National Alliance on Mental Illness
page printed from
(800) 950-NAMI;

West  Virginia: F

Grading the States 2009 Report Card: West Virginia

In 2006, West Virginia’s mental health care system received a D grade. Three years later, the grade has fallen to an F. An already inadequate system is deteriorating. One reason is the horrendous redesign of its Medicaid program. Full narrative (PDF).

Grades by Category Detailed Score Card (PDF)

  1. Health Promotion and Measurement: D 25% of Total Grade
    Basic measures, such as the number of programs delivering evidence-based practices, emergency room wait-times, and the quantity of psychiatric beds by setting.
  2. Financing & Core Treatment/Recovery Services: F 45% of Total Grade
    A variety of financing measures, such as whether Medicaid reimburses providers for all, or part of evidence-based practices; and more.
  3. Consumer & Family Empowerment: F 15% of Total Grade
    Includes measures such as consumer and family access to essential information from the state, promotion of consumer-run programs, and family and peer education and support.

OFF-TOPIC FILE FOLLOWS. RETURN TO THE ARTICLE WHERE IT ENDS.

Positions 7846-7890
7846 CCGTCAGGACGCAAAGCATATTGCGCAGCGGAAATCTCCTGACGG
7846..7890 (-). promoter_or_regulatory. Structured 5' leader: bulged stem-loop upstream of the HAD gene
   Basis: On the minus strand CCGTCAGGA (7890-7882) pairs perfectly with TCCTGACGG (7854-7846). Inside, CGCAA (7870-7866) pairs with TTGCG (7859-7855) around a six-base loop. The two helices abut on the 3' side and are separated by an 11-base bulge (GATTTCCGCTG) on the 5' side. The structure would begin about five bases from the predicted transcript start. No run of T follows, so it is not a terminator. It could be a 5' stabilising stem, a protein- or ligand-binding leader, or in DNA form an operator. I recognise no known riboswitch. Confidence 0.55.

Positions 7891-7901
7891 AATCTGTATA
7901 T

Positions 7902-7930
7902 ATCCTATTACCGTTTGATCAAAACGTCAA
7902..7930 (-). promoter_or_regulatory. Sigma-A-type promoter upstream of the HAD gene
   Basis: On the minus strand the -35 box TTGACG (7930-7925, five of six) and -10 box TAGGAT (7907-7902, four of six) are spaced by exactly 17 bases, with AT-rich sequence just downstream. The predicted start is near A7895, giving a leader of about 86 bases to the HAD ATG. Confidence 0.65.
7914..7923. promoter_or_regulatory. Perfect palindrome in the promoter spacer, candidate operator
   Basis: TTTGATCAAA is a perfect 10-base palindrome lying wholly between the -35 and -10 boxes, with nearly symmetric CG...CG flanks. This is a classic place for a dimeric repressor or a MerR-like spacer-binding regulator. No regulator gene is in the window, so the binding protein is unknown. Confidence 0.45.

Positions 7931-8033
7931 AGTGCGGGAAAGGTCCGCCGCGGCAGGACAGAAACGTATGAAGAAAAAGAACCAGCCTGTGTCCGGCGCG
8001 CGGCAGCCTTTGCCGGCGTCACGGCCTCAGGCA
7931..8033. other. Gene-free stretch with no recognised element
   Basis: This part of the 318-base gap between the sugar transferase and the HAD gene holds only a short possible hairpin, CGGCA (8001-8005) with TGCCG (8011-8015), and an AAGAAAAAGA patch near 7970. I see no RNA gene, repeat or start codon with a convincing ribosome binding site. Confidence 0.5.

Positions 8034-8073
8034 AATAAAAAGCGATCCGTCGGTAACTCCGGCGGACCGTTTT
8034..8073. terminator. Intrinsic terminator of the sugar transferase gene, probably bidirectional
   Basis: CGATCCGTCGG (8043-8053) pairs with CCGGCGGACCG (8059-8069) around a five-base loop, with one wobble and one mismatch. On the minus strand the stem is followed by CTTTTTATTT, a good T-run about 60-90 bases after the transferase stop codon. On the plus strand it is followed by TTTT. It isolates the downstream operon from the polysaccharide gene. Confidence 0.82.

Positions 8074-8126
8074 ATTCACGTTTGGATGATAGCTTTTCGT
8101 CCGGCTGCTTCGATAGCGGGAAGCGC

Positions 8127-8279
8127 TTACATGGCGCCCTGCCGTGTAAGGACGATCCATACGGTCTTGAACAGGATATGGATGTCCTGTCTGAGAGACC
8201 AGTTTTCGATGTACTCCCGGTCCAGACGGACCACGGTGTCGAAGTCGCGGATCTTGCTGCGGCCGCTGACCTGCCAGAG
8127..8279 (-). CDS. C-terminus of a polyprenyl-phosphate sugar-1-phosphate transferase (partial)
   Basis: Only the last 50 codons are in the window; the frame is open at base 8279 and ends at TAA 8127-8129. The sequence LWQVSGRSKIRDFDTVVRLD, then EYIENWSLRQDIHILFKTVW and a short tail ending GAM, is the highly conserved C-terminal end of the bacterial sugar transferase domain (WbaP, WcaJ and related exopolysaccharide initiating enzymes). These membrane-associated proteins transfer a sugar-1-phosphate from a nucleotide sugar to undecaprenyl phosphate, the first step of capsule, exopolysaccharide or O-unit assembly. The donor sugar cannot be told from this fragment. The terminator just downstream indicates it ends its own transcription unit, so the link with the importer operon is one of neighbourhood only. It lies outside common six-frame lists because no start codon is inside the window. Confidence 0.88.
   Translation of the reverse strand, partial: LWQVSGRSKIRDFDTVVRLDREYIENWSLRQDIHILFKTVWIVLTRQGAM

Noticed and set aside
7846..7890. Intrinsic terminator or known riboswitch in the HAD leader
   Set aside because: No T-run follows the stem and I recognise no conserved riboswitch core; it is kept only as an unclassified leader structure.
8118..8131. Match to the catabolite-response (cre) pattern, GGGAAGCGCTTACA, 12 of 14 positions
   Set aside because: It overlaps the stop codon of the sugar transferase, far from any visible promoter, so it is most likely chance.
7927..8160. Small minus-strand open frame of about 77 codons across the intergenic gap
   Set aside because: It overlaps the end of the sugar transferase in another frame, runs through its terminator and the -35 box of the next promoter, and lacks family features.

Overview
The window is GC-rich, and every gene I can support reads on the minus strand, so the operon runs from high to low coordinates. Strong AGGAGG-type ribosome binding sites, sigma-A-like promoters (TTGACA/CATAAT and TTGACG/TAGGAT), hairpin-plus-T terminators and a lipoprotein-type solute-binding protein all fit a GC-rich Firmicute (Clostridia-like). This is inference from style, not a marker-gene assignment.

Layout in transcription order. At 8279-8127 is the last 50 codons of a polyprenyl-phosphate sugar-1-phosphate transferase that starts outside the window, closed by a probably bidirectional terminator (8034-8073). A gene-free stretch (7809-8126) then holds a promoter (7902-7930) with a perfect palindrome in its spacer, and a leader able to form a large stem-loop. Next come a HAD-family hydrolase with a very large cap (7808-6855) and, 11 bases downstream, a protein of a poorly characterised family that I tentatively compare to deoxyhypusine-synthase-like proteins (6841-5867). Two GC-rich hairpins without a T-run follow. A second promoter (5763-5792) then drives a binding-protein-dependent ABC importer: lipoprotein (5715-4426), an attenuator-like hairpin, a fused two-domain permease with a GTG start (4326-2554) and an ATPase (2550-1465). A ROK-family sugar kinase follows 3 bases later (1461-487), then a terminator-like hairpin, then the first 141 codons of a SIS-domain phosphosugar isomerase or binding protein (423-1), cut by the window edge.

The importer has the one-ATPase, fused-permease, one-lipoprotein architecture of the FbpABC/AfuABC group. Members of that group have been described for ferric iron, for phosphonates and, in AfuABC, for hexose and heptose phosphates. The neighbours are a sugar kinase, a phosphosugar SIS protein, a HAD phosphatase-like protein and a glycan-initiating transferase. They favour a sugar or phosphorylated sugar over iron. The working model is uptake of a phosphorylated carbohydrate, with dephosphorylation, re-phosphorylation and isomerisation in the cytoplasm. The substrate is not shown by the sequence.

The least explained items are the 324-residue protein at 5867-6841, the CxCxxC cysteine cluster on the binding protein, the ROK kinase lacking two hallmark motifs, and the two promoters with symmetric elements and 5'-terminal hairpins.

4. Community Integration and Social Inclusion: F 15% of Total Grade
    Includes activities that require collaboration among state mental health agencies and other state agencies and systems.


  • West Virginia Mental Health Consumers Association programs
  • One mental health court

Urgent Needs

  • Redesign Medicaid plan—the right way
  • Evidence-based practices
  • Supportive housing and workforce development
  • Crisis intervention, jail diversion, and reentry programs

Additional Information and Resources

Full Narrative (PDF) | Detailed Score Card (PDF) | Full Report | Order Hard Copy

NAMI West Virginia: Connect with the NAMI nearest you.

Grading the States Online Discussion: Share your comments, reactions, personal stories, and ideas around NAMI's report on the state of America's health care system for serious mental illness.

Grading the States 2006 Report Card: West Virginia

"Services are difficult to locate, and persons employed do not seem to always know what is available or even how to readily access those services. People are continually being told that funding has been cut."